Dems poised to target budgets of lower and middle income Oregonians

Sen Doug Whitsett

by Sen. Doug Whitsett

Oregon’s November quarterly economic forecast was made public last week. The report revealed that the state is continuing its slow recover from the Great Recession.

Several Democrat state elected leaders issued glowing reports suggesting that happy economic days are here again. Sadly, they may not have understood some of the more relevant parts of the report.

The latest recession hit Oregon much harder than most other states. The celebrated “recovery” has yet to even restore the number of jobs that were lost during that recession.

For instance, comparing pre-recession 2007 and current 2014 numbers:

*The total number of current Oregon jobs remains nearly 14,000 fewer than in 2007.

*Private sector employment is down nearly 17,000 jobs.

*Government sector employment has increased by about 3,000 jobs.

Only the Portland metropolitan area has registered positive job growth since 2007. Other metropolitan areas, including Bend, Corvallis, Eugene, Medford and Salem, remain about 4 percent below 2007 employment opportunity levels. Virtually all of the more rural districts outside of those six metropolitan areas remain at least eight percent below 2007 job numbers.

Even worse, Oregon’s workforce participation rate is at the lowest level since officials started keeping records in 1976. According to the Oregon Employment Department, more than two of every five Oregonians who are capable of working are currently neither working nor looking for employment.

In spite of sequential reports of economic recovery, Oregon’s workforce participation rate has continued to fall during the past four years in all but Wasco and Wheeler counties. The reductions in workforce participation are uniformly worse in all regions outside of the metropolitan areas.

Oregon’s population has increased nearly 270,000 during the seven years since the Recession began. Job creation has failed to keep pace with that population growth. Our state economy will have created no job placements for the more than a quarter of a million new Oregonians, even after job numbers are returned to pre-recession levels by the future creation of about 14,000 new jobs.

The Forecast numbers show that about 40 percent of all Oregonians are currently employed, compared to more than 46 percent who had jobs in 2007. Job growth for new high school and college graduates is specifically not keeping pace with demand.

Younger Oregonians are persistently experiencing the highest levels of joblessness. Millennial and members of “Generation X” are generally struggling to make ends meet. Nearly a quarter of the population between the ages of 18 and 25, who want to work, either cannot find jobs or can only find part-time employment.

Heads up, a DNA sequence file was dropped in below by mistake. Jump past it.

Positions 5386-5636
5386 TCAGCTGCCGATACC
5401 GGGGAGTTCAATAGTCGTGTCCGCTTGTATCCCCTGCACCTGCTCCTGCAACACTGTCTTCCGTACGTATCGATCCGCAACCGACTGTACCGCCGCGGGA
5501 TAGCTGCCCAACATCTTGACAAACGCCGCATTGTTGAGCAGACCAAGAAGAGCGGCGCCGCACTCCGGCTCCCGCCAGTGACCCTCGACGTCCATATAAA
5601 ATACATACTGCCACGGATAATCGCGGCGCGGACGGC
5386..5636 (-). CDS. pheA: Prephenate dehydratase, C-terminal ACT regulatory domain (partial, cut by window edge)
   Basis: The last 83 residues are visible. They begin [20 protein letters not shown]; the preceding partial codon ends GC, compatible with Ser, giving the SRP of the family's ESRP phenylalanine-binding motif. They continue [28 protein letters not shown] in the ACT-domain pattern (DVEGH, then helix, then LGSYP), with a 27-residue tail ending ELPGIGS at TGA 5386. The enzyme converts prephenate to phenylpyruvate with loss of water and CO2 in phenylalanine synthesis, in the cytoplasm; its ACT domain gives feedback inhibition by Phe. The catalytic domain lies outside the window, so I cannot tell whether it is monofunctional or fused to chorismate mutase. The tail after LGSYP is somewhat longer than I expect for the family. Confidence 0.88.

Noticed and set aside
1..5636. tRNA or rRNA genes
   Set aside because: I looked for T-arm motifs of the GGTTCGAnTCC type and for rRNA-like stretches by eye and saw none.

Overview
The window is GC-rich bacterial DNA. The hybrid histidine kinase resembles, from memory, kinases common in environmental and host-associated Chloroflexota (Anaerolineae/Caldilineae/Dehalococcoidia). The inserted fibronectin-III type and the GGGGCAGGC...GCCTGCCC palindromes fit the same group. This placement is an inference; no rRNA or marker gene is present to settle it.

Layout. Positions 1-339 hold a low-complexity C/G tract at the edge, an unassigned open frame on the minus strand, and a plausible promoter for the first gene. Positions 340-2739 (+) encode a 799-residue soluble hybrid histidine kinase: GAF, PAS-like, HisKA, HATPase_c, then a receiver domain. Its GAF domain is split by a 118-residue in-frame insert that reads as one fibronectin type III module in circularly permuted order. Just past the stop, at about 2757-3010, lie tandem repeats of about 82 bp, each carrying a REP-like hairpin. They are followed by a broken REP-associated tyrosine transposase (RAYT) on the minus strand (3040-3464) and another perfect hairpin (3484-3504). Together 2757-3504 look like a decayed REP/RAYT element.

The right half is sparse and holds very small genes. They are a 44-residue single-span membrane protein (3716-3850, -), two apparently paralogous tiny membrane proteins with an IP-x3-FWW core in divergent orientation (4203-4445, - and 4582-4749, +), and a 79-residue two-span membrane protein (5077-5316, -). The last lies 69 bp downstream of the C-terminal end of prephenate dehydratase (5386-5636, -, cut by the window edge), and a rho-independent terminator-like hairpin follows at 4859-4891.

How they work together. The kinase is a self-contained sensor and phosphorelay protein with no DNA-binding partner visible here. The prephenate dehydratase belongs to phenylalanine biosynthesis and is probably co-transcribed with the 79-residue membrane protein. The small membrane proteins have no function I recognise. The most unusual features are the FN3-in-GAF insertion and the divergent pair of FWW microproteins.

The Forecast shows that the rate of formation of new Oregon households is reduced by nearly half since 2007. The report cites fewer jobs, poor wage growth, limited access to credit, degraded mobility, student loan debt and lower marriage rates as significant reasons that Oregonians are unable to form new households.

Oregonians’ median household income is more than $4,000, or eight percent, less than it was in 2007. Median household purchasing power has been further eroded, significantly, when adjusted for seven years of inflation.

Not surprisingly, Oregonians’ household net worth has also declined more than 40 percent during the past seven years. Reduced equity in personal residences, diminished savings and increased personal debt are the leading causes for the sharp decline in net worth.

Oregon’s overall economy is continuing its slow expansion. Economic indicators do show some acceleration of that expansion in certain metropolitan areas.

However, the employment and economic statistics make clear that most middle and lower income families are not participating in what they are being told is a broad economic recovery in Oregon. They are certainly not participating in economic growth equal to what is being recorded in many other states.

In my opinion, Oregon’s economy will not recover until any number of failed political polices are dramatically reversed. The outcome of the recent state election virtually ensures that those changes will not be made in the next four years.

In fact, many new and even more onerous labor, energy, environmental and liability policies are being queued up for passage in the 2015 Legislative session. The majority party now has the votes to enact virtually any law they choose.

Several of these new political policies will further target the budgets of lower and middle income Oregonians. Given that reality, I do not expect the bleak economic outlook for Oregon families and communities to improve into the foreseeable future.

Senator Doug Whitsett is the Republican state senator representing Senate District 28 – Klamath Falls